Mahlerman selects three fine works by composers who died ‘in service’…
Emerging, as I did the other day, from the subterranean depths of the tube into the bright sunlight of Tooting Broadway I was greeted by the familiar beauty of Franz Schubert’s imperishable masterpiece, Deutsch number 759, the Symphony No 8 in B minor known as ‘Unfinished’ – and with a little time to spare before my appointment, I thought I would try to find out why that unloved organisation Transport for London would create such incongruity, even for a fleeting moment, and why Schubert? Was there a station manager who had ‘always loved the classics’, and this was his way of letting us know? If only life were as romantic as that. Behind all this, is that familiar phrase ‘antisocial behaviour’.
It seems that Tooting Broadway is not an exception, more a rule (almost), as ‘serious music’ is now to be heard across London in dozens of stations (I must get out more) in ‘troubled’ areas. What we are talking about here is ‘yob clearance’. The bad-boys and street-gangs don’t care for Franz or Ludwig, as these ‘guys in wigs’ don’t chime with their elevated ideas of their own importance, their own ‘cool’ – and they simply move along. The station manager told me that since the piping of ‘classical music’ began several years ago, there had been a sharp drop in robberies, assaults and even vandalism. What would young Franz (he was always young) have thought about it? Or Plato, writing circa 300 BC that ‘Music is a moral law, it gives soul to the universe, wings to the mind, flight to the imagination, and charm and gaiety to life and to everything’.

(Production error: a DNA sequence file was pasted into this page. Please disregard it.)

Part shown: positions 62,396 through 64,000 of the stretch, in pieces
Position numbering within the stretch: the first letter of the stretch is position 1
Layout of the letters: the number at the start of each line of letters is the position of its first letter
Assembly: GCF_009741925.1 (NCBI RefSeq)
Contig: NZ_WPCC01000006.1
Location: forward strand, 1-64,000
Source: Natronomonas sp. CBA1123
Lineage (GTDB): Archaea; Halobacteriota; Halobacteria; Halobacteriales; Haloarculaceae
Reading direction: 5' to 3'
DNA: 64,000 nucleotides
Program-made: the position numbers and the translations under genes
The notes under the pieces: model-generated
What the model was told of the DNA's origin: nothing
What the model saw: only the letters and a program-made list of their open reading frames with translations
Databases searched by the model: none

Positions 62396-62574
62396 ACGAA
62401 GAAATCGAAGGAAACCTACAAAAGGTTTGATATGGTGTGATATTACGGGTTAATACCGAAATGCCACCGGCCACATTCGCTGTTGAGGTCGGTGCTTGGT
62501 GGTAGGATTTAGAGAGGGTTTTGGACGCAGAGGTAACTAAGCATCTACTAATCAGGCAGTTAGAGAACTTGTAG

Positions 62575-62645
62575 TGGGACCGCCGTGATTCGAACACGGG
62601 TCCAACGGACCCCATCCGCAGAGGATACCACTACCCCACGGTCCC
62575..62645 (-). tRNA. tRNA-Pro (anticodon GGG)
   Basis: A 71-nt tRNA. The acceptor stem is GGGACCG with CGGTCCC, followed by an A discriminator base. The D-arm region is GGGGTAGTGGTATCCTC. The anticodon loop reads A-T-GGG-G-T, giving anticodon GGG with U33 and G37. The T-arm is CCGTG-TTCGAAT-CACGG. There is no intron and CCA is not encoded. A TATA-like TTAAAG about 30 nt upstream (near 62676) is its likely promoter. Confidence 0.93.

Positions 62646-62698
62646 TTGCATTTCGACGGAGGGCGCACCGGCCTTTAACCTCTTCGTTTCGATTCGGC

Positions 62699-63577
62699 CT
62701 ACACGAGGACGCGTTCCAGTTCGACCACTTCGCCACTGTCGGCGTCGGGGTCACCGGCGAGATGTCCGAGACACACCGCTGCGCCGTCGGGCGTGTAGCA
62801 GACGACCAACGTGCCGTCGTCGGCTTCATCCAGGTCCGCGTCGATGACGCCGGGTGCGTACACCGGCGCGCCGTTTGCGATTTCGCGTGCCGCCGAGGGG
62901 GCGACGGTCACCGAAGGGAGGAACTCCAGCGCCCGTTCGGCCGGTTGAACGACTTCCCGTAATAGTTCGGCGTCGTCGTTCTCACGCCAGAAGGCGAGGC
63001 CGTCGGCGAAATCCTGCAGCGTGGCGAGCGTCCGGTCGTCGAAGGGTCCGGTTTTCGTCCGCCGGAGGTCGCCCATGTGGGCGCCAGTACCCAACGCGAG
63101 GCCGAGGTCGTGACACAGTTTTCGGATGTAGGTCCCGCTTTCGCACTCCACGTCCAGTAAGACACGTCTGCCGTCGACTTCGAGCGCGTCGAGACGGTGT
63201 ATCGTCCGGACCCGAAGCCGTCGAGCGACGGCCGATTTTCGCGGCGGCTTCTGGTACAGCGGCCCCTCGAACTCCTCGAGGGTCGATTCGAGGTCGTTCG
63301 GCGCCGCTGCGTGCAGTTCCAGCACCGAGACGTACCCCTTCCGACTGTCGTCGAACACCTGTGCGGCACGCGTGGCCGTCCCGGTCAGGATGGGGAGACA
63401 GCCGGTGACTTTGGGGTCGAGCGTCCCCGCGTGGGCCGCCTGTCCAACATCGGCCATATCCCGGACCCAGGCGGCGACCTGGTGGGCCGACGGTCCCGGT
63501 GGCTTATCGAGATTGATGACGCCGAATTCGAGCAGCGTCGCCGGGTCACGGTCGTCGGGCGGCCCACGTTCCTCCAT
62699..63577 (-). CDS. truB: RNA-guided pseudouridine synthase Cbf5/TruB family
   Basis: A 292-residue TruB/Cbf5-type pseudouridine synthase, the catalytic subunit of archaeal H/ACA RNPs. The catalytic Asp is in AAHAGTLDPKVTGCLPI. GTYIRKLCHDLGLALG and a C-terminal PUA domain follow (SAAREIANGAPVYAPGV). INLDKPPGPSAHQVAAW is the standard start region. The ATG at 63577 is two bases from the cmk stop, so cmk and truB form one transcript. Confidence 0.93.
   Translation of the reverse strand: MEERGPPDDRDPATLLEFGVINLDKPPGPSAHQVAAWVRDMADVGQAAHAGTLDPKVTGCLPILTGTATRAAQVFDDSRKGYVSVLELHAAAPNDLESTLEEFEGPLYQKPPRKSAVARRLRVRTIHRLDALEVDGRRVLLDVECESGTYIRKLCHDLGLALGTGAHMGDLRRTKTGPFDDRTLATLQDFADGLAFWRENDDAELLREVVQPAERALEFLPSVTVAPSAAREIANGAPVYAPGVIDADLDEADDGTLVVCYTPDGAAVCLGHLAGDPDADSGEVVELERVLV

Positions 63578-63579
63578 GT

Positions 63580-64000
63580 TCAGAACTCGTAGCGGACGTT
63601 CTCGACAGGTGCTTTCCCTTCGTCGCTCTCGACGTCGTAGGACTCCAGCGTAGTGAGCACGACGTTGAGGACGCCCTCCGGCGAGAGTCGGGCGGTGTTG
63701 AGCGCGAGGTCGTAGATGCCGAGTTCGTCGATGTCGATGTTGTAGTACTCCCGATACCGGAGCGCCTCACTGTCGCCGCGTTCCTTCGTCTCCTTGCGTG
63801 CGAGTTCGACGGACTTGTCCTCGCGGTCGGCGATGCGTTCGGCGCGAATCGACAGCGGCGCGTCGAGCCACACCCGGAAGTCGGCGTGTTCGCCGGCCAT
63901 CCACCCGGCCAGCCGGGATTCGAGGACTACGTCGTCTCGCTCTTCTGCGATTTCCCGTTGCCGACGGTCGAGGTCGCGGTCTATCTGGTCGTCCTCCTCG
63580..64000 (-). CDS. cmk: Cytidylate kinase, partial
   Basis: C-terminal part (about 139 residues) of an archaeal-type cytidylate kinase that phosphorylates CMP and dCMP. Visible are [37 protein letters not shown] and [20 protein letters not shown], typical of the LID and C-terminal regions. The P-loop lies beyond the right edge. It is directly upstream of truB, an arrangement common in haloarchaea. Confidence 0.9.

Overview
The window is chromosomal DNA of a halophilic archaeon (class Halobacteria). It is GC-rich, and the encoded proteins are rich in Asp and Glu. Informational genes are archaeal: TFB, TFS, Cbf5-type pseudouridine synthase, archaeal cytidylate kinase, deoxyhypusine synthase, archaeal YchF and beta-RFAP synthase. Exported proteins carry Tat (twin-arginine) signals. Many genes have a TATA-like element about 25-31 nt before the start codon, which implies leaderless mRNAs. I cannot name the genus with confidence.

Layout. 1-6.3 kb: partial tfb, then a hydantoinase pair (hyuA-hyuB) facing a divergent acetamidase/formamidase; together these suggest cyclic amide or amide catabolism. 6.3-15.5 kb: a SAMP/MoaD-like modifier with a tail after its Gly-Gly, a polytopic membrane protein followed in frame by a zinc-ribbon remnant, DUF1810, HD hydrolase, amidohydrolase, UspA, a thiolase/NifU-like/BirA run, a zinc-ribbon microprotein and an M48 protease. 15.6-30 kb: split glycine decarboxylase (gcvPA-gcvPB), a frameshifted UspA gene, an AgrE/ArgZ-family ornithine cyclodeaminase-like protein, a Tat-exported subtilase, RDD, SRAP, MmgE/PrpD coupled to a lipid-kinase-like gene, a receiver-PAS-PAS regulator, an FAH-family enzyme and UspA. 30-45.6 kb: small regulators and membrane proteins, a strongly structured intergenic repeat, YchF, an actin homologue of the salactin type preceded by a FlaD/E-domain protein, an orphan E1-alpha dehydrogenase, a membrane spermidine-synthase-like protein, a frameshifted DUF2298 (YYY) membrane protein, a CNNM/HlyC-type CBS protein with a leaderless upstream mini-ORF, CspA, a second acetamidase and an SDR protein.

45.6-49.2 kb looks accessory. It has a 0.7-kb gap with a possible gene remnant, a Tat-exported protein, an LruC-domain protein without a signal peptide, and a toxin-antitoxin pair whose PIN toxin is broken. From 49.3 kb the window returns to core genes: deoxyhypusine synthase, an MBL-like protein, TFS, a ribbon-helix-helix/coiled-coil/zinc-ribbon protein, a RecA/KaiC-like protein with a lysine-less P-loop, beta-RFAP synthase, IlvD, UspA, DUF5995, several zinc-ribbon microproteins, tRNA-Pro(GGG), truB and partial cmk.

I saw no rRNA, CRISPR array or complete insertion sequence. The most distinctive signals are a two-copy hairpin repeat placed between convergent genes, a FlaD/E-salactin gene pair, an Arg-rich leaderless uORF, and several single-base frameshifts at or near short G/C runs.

But I digress.
Pondering Schubert, as I wandered towards the ‘city within a city’ that is St George’s Hospital, I convinced myself again that the two movements that make up the perfection of this wonderful creation are not ‘unfinished’ at all. He didn’t conk out after composing them, he set them aside to write something else. Music poured out of him in such a torrent that, at times, the administrative side of his life suffered.
Most composers, in fact, really do ‘conk-out’ during the creative process, and Pyotr Ilyich Tchaikovsky would be numbered among them. He wrote once that ‘I cannot live without working’, and although his rarely played Symphony in E flat is numbered as his 7th, it was part-composed after the Fifth and followed, of course, by the ‘Pathetique’ Sixth. It is something of a curate’s egg, routine for the most part, containing no great Tchaikovskian melodies but, like everything this great Russian did, beautifully finished. The third movement is a fleet, diaphanous Scherzo of no particular merit, but the second movement Andante is a serene and idiomatic beauty that could have been lifted from any of the great ballets.